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Tip on the tight rope

High above the chimney tops – that’s where you’ll find me. Haha! Definitely not me. Still relegated to a more grounded perspective due to recent surgical ankle relocation. But, rather, my wee peeps. Up in the trees. Swinging from the branches. Maneuvering obstacles. Crawling over old tires and logs and beer crates and shipping palettes and shopping carts – even through an old car – all strung up in the trees, way over my head behind the Carlsberg Brewery complex in the Vesterbro neighborhood of Copenhagen. Klatreskoven is a high ropes course for all ages, a playground in the trees.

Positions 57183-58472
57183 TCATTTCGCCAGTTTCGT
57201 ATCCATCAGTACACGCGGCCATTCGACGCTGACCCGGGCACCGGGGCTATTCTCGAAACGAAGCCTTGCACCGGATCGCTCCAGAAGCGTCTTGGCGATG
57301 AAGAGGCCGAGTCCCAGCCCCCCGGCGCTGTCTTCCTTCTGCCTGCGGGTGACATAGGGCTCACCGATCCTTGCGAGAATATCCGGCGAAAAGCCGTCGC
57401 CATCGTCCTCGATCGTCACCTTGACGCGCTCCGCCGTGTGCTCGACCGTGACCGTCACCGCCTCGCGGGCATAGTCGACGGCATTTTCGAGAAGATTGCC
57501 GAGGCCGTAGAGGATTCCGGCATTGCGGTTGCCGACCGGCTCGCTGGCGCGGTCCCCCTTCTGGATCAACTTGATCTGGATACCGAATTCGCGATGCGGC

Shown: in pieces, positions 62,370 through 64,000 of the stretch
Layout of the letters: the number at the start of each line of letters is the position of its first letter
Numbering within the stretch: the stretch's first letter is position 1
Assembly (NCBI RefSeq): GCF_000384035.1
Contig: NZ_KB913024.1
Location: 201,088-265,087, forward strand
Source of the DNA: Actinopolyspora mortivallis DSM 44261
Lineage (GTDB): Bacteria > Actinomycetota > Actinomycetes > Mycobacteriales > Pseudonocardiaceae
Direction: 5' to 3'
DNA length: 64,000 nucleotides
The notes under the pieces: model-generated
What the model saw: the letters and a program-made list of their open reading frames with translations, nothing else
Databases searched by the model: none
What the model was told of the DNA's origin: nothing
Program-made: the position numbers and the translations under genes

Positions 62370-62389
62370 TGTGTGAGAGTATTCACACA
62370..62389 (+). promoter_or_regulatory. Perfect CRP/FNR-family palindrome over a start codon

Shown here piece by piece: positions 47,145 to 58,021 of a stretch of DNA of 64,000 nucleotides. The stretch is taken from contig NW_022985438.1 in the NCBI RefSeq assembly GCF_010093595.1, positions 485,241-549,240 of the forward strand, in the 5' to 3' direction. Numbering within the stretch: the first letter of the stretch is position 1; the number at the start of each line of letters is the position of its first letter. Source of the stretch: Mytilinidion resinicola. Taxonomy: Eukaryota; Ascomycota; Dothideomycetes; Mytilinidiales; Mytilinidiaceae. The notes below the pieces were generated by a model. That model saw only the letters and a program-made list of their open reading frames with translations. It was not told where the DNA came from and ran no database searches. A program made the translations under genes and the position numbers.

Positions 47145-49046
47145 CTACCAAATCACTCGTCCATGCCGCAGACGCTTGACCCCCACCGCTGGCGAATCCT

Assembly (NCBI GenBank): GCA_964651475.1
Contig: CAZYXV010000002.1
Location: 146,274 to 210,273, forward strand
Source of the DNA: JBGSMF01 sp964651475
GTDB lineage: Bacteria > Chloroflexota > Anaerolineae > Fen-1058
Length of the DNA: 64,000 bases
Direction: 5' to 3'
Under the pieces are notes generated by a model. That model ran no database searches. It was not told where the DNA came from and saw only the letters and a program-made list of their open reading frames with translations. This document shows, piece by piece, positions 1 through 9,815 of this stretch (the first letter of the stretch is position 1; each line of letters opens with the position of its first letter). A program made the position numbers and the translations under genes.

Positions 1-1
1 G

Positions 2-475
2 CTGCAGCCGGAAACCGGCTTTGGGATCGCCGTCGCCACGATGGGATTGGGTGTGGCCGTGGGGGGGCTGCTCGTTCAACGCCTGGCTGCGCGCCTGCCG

We first found Klatreskoven in the winter time, on a weekendly family discovery drive around town. Everyone drives down the famous Elephanten Gate at the historic Carlsberg Brewery. Those cement larger than life elephants are something to behold, even if you don’t drink Carl’s beer. Hang the second right past the elephants and follow the huge red brick building with the gold circles down to the right. You can’t miss it. At first it looks like a possible art installation – upcycling sorted garbage in a criss-crossing web through the branches. Wait – what does that sign say? Google translating as fast as my thumbs can type, we realize that it is a playground, a climbing course. Holy cats. Seriously – they let people up there? THAT IS WAY UP THERE! The childrens’ collective eyes grew and excitement mounted – “Can we do it? Can we do it!?” Er. Uh. (EEK) Alas it doesn’t open until spring.